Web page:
MAX Environmental, the sole RCRA Class C Hazardous Waste Facility in the state of Pennsylvania, is filling up. To extend their profits, MAX Environmental is applying for the permits for an additional facility – its 7th landfill. As of this month, the application was deemed administratively complete by the Department of Environmental Protection (DEP). But MAX’s expansion is far from set in stone, with opportunities for residents to make their voices heard.
MAX’s application for Landfill 7 was unconventional from the get-go. To justify building an additional hazardous waste landfill, MAX Environmental petitioned to change the designation of Landfill 7’s proposed area from a 100-year floodplain. Previously, the land carried this floodplain designation because of its proximity to Sewickley Creek, a major tributary to the Youghiogheny River commonly used for fishing and swimming. MAX was successful in changing this designation.
In the past year, unprecedented water rises – 100-year, 1,000-year, and 10,000-year floods – have made national and international news. They have occurred in Yellowstone National Park, Kentucky, Arizona, Ohio, and West Virginia most recently. Areas prone to surges encounter them more frequently than in centuries past and we are hearing about them every day. Building a hazardous waste landfill atop land vulnerable to swells of water is, at best, short-sighted, and at worst could become a health disaster.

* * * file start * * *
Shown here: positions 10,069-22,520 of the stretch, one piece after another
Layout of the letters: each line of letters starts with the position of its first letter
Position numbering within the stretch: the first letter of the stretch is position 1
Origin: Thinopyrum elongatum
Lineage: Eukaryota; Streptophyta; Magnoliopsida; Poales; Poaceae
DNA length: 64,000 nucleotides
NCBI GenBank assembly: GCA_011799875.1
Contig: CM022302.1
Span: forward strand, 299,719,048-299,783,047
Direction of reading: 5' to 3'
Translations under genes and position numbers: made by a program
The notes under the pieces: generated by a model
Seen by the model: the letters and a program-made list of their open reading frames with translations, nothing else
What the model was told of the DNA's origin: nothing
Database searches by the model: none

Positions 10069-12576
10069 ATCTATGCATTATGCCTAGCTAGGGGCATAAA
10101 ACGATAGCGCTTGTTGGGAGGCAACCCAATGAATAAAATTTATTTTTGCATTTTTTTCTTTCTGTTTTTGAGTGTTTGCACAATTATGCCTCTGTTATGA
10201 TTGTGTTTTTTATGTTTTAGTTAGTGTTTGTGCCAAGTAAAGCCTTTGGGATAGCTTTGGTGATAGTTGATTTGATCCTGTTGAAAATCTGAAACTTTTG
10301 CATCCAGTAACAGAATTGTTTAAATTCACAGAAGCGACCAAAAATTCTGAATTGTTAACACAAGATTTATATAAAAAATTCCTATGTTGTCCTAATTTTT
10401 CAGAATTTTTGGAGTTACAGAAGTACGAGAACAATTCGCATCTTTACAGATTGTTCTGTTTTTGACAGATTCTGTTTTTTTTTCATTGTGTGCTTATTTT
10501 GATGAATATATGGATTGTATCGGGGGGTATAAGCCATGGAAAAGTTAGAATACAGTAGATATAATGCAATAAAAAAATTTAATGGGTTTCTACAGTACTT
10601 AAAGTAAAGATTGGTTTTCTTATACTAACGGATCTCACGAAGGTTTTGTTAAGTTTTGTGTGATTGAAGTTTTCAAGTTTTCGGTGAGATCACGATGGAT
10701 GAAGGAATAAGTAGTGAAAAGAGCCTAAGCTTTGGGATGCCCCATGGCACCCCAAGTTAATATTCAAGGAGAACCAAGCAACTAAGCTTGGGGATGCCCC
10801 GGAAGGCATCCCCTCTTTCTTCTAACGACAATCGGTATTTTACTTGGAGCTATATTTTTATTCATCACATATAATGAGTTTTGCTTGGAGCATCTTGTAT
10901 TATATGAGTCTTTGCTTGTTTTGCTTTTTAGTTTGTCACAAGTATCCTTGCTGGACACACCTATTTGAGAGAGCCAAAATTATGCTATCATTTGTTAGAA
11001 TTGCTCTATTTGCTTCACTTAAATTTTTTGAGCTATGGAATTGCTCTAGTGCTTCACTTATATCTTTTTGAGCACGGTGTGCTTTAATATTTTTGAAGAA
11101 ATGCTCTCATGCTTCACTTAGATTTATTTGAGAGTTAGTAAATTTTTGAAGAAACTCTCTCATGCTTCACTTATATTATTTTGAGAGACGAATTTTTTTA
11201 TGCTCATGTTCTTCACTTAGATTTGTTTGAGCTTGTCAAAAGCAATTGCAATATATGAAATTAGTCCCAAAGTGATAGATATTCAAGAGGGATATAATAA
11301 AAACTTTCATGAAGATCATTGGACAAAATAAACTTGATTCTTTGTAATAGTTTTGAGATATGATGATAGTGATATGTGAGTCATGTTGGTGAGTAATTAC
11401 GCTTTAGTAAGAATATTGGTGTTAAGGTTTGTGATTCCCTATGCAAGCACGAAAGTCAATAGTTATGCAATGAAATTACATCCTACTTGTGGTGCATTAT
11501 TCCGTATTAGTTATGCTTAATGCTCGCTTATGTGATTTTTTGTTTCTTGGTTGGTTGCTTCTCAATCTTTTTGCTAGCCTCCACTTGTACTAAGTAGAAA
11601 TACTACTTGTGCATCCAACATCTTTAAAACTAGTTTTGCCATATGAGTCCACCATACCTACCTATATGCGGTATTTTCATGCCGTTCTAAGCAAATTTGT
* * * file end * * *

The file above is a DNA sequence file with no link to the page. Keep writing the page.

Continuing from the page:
One of the most critical steps in the permit process is the Public Hearing, which will be hosted by the DEP on Dec. 1. Residents will have the opportunity to share their concerns with the Department about granting this expansion. The unique and hazardous nature of the chemicals handled at MAX warrants close attendance to environmental regulation. But residents are not only concerned about this facility because of the hazardous waste stored on-site – reservations with this expansion also rest on MAX’s compliance history.
Over the last few years, MAX Environmental has logged extensive violations with the DEP including open burning on landfills. In 2019, MAX Environmental in Yukon emitted 2.491 tons of lead pollution according to the most recent data. This is significantly more lead pollution than any source listed in DEP’s proposed air monitoring network plan and is the single largest source of lead pollution in the state. These lapses should not be rewarded with expansion permits.
Lead, for its part, can cause cognitive and developmental issues, especially in children. Residents living around MAX Environmental have also reported to MWA instances of difficulty breathing, chronic headaches, cancer clusters, and reproductive issues. Though it is exceedingly difficult to definitively pin a cause to many of these health impacts, many residents believe it may be related to fugitive emissions from the hazardous waste landfill.
The DEP will be hosting a Public Prep Meeting prior to the Public Hearing to ensure the community understands the public process and how to provide comments on the application on December 1 at the Yukon Volunteer Fire Department starting at 6pm. Please register to comment by emailing RA-EPHWMAXYUKONLF7@pa.gov. Mountain Watershed Association will be on hand to support the community. The Public Hearing will be held immediately following the Prep Meeting on December 1. All interested parties are encouraged to attend.
If you have any questions, please feel free to reach out to MWA via email (firstname.lastname@example.org or email@example.com) or by phone (724-455-4200 x9#).